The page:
Drifter is convicted over hostel blaze that killed 15

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The Independent Online

An Australian drifter with a history of psychiatric problems was convicted of murder and arson yesterday nearly two years after the Queensland hostel fire that killed 15 people, including seven Britons.

An Australian drifter with a history of psychiatric problems was convicted of murder and arson yesterday nearly two years after the Queensland hostel fire that killed 15 people, including seven Britons.

Relatives of the victims wept and shouted "Yes!" when a Supreme Court jury in Brisbane returned guilty verdicts against Robert Long, 38.

Long, who closed his eyes as the jury gave its decision, had denied setting the fire at the Palace backpackers hostel in the small country town of Childers in June 2000. The itinerant fruit picker will be sentenced by Mr Justice Peter Dutney on Monday after defence submissions. He faces mandatory life imprisonment under Queensland law.

Long was convicted of starting the fire that gutted the hostel, and of two specimen charges of murdering Kelly and Stacey Slarke, 27-year-old twins from Western Australia.

Their parents, Frank and Kerry Slarke, were in the public gallery to hear the verdict delivered by the jury of seven women and five men.

So, too, was the mother of 26-year-old Melissa Smith, from Thatcham, Berkshire, who died in the fire. Mrs Smith left the courtroom in tears.

The backpackers had gone to Childers to earn money to fund their travels by picking fruit and vegetables in the fertile farmlands that surround the town. One English survivor, Richard Tempest, said outside court: "We can start the healing process now, but it will never go away. It is with us every day."

The jury, who deliberated for nearly two days, heard evidence from more than 60 witnesses including survivors who flew in from Britain, the Netherlands and New Zealand.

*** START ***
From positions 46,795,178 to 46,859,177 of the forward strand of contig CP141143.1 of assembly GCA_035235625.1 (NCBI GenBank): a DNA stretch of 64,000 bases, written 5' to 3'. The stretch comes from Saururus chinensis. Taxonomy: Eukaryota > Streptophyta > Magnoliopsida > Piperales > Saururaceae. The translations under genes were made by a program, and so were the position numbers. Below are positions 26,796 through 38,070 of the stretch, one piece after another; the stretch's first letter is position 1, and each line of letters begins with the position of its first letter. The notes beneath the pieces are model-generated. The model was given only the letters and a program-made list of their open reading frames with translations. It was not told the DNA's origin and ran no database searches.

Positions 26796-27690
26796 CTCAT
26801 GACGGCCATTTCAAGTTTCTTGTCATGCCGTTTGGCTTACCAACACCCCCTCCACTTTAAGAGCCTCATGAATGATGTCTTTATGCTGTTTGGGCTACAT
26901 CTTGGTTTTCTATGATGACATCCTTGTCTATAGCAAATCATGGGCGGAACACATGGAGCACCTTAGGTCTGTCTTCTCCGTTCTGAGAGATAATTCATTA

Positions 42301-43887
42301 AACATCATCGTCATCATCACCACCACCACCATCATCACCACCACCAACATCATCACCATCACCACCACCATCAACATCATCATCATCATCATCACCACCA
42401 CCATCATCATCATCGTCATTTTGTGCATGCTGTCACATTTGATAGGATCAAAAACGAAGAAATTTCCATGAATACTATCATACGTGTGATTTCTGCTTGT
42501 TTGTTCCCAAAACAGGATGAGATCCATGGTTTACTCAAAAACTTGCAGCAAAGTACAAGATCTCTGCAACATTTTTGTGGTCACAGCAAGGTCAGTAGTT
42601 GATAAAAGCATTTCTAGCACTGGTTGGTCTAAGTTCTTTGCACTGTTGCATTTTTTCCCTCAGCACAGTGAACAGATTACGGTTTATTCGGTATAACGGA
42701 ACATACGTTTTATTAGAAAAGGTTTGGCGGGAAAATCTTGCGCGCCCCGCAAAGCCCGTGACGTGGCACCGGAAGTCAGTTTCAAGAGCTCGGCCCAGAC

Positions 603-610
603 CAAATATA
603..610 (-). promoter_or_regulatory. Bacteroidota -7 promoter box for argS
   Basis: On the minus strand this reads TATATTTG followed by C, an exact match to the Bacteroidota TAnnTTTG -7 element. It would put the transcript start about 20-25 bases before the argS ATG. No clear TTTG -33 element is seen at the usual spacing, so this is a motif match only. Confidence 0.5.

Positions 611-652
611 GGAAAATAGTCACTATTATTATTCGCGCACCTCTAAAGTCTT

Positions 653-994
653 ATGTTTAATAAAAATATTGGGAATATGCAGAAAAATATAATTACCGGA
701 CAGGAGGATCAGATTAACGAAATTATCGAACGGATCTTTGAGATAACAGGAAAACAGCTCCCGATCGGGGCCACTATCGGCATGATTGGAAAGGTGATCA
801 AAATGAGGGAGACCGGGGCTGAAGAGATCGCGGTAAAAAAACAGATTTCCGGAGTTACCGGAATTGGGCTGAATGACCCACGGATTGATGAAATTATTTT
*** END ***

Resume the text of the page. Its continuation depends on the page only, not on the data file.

Arson experts testified during the 19-day trial that the fire was started in the television lounge and spread to the first floor within 10 minutes.

Eight people died in one room because the sole exit was blocked by flames. Survivors squeezed through barred windows and crawled along smoke-filled corridors; many clambered on to neighbouring rooftops to escape.

Childers, a close-knit community, was devastated by the tragedy. Work has recently begun on demolishing the hostel, which will be replaced by a building that will include an information centre, art gallery and memorial.

Bill Trevor, the Mayor of Isis Shire, which covers Childers, was among those in court. "It's a relief for everyone that somebody will pay the price for taking those lives," he said.

"I feel for the parents who lost children. Not even this verdict can bring them back. Their hurt and pain are very clear," he said.

Among those who were killed were three Australians, two Dutch backpackers, one Irishwoman, one South Korean and a Japanese tourist.

Relatives in Britain welcomed Long's conviction. Ken Morris, of Cefn Coed, in south Wales, who lost his 28-year-old daughter, Natalie, said he was "over the moon". "This is a very emotional moment," he said. "Thank goodness it brings that side of things to an end. We've got to get on with our lives now as best we can and grieve for our daughter."

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